Five new Young Laureates for the Rolex Awards for Enterprise were announced in New Delhi, India, today, recognizing the next generation of individuals who have what it takes to pursue a great idea to make the world a better place, and make it happen.
The Young Laureates join five traditional Laureates named earlier this year (pictured in the photo above). The 2012 winners bring the total to 125 individuals from 42 countries whose spirit of enterprise and concern for the environment and mankind have earned support and recognition from the Rolex Awards in the last 36 years, in areas including science and health, applied technology, exploration and discovery, the environment, and preservation of cultural heritage.
News Watch interviews Rebecca Irvin, head of philanthropy at Rolex, to learn more about the awards.
What are the Rolex Awards for Enterprise and why were they set up?
The Rolex Awards were founded out of a conviction that the company had a responsibility to make a contribution to making the world a better place and to foster values we believe in; ingenuity, determination, excellence and above all, spirit of enterprise. The Rolex Awards fund projects that touch humanity, improving life or what we know about the planet or preserving the environment. They were established in 1976 and now have an astonishingly rich legacy, from protecting threatened species such as the tiny seahorse, to supporting inventions that provide a simple solution to a longstanding problem, like providing light in places without electricity.
What are the Awards in terms of recognition and benefits?
The Awards recognise individuals who have enterprise, that is, the kind of qualities – grit and determination, passion and integrity – that it takes to pursue a great idea and make it happen.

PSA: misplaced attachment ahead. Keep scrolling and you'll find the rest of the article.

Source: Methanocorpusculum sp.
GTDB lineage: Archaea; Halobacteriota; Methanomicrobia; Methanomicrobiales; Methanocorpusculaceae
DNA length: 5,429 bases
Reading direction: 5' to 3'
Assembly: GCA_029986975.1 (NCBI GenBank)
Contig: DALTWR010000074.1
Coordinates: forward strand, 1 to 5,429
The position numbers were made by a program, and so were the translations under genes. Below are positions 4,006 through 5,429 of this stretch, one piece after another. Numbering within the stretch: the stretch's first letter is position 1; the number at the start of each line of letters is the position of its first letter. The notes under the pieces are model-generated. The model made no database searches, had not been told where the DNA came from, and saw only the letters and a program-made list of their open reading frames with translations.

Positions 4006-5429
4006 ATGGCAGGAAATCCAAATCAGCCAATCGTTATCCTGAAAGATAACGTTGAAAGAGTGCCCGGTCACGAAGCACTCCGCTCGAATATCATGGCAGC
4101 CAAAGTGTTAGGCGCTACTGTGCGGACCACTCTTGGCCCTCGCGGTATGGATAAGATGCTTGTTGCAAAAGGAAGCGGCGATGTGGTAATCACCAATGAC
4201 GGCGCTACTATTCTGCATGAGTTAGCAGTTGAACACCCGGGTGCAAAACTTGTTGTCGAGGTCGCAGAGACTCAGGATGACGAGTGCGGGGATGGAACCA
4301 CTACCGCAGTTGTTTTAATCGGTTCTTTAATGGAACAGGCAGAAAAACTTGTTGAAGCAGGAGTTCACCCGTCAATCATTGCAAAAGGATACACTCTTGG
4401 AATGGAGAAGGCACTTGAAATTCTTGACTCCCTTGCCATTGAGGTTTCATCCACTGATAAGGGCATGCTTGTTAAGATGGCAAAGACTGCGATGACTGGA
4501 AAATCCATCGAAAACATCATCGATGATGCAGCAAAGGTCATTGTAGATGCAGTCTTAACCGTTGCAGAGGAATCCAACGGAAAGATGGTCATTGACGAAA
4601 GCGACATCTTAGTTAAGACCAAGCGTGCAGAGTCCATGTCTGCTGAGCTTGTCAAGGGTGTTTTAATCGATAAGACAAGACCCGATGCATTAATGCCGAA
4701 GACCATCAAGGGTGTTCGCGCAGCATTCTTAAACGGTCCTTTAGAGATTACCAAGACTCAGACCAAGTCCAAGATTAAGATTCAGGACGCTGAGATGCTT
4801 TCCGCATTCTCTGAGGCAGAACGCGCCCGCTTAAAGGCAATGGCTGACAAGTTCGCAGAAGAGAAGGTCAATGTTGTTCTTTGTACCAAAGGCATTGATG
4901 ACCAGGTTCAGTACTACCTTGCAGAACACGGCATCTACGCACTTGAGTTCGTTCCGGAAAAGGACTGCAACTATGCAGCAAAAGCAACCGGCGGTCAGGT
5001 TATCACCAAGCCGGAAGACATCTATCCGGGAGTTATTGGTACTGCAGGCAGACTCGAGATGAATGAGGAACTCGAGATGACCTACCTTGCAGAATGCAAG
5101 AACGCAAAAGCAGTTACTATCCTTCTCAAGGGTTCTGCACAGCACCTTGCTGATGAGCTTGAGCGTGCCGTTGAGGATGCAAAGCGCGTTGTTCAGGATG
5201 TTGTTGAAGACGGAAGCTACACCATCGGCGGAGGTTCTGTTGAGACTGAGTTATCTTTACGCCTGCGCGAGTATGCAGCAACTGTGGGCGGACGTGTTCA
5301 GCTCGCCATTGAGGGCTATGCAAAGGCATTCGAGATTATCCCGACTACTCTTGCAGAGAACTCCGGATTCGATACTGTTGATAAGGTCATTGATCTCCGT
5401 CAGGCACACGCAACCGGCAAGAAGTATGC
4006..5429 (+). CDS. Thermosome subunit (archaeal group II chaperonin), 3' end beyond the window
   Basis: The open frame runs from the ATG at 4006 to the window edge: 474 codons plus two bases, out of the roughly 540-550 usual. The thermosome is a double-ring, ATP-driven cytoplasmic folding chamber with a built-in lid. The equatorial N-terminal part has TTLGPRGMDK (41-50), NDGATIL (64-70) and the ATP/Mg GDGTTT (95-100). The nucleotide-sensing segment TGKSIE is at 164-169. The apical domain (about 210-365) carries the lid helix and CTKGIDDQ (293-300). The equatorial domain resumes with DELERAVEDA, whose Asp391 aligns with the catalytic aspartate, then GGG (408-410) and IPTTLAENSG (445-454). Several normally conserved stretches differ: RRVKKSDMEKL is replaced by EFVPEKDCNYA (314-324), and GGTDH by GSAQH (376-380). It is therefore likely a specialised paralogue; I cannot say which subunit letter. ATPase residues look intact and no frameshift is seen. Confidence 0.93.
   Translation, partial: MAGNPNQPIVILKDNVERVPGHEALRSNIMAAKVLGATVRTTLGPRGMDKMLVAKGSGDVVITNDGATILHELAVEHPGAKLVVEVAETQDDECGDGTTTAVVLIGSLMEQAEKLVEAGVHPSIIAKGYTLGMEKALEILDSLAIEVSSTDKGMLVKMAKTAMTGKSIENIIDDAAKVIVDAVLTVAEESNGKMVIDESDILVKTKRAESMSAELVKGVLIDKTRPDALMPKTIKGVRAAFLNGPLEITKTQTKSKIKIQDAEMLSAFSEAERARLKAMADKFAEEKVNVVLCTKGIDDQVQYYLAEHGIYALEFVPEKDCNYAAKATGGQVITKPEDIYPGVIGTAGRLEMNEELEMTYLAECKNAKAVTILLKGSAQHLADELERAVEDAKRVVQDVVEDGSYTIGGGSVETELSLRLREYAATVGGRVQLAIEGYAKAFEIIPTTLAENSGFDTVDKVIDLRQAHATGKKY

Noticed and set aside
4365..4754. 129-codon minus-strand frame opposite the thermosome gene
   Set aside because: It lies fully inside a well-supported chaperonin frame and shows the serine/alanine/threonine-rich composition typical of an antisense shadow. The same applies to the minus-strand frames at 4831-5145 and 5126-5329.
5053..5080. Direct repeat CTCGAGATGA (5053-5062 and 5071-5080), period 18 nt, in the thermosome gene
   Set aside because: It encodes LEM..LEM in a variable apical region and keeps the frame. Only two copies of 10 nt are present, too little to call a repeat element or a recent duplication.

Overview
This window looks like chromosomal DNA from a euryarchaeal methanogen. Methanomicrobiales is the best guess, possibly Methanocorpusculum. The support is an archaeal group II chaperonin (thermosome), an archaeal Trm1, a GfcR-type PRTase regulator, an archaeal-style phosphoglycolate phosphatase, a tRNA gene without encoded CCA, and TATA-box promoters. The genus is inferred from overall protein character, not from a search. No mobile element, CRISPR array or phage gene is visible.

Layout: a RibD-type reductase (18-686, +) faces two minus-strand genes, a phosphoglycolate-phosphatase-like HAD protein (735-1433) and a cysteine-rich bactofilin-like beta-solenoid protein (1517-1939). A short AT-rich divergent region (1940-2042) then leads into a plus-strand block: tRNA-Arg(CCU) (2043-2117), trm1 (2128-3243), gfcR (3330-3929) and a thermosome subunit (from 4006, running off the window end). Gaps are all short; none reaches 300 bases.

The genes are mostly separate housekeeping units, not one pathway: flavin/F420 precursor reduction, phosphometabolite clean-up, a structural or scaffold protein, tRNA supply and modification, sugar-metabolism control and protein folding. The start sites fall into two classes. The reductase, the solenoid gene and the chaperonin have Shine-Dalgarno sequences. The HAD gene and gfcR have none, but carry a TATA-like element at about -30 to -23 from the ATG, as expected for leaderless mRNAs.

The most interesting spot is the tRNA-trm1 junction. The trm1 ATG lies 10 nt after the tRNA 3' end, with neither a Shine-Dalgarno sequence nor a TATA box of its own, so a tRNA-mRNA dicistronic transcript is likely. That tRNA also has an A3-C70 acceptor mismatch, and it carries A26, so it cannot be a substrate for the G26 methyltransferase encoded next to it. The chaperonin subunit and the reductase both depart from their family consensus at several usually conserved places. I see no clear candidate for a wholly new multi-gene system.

Awards are presented every two years and are open to anyone from any country, of any age. This year we had 3,500 applicants from 154 countries. The five winners each receive 100,000 Swiss francs and a Rolex chronometer and the benefits of an international publicity campaign that puts the Laureates on the world stage.
Who judges the Awards?
Every two years we put together an independent selection panel of 8-12 people from all over the world to advise us as to the best candidates for an Award. They typically include world-renowned experts in science, education and the humanities, as well as explorers and entrepreneurs. They are people who embody the kind of spirit of enterprise we are looking to acknowledge and support.
The Rolex Awards for Enterprise support pioneering work in five areas: applied technology, cultural heritage, environment, exploration and discovery, and science and health. What are some practical examples of the achievements of people who have won awards in these areas?
It has been a great privilege for Rolex to support extraordinary people such as Chanda Shroff who has transformed the lives of 22,000 women in India’s Kutch region. She has revived the area’s exquisite embroidery through her NGO, Shrujan. She found a market for their work, provided the women with an income and at the same time saved an important cultural heritage. Before she began her work, families were being forced to sell their heirlooms due to drought. Now their lives are enriched and so are their family incomes.
Wijaya Godakumbara is an inspirational Sri Lankan surgeon who was so disturbed by the number of burns he saw caused by dangerous oil lamps that he designed a safe, low-cost lamp. Some 800,000 of these lamps have been distributed.
Another example is a Swiss woman, Anita Studer, who saved a forest in Brazil so that she could study a blackbird that lived there. She has now launched forestation programmes across Brazil that have planted 5.5 million trees. She has also provided training and livelihoods to young people who otherwise faced a very bleak future.
Who are the Young Laureates?
Since 2010, every second series of Awards is reserved for applications from people aged between 18 and 30 years. They are selected for their potential to become tomorrow’s leaders. They are chosen by the Jury for ground-breaking projects that will bring positive change to the environment or local communities and beyond.
The 2012 series was open to all ages, with no particular provision for awards for Young Laureates. However, due to a five-fold increase in applications from people aged 30 and under for the 2012 series, Rolex asked this year’s Jury to select, additionally, five young winners. They receive 50,000 Swiss francs each, a Rolex chronometer and the benefits of an international publicity campaign.
Why is the Awards ceremony being held in India for the first time?
Because India is demonstrating how great things happen when the spirit of enterprise meets creativity, ingenuity, determination and tenacity. Their entrepreneurial spirit is changing the world. That is a perfect fit with the Rolex Awards.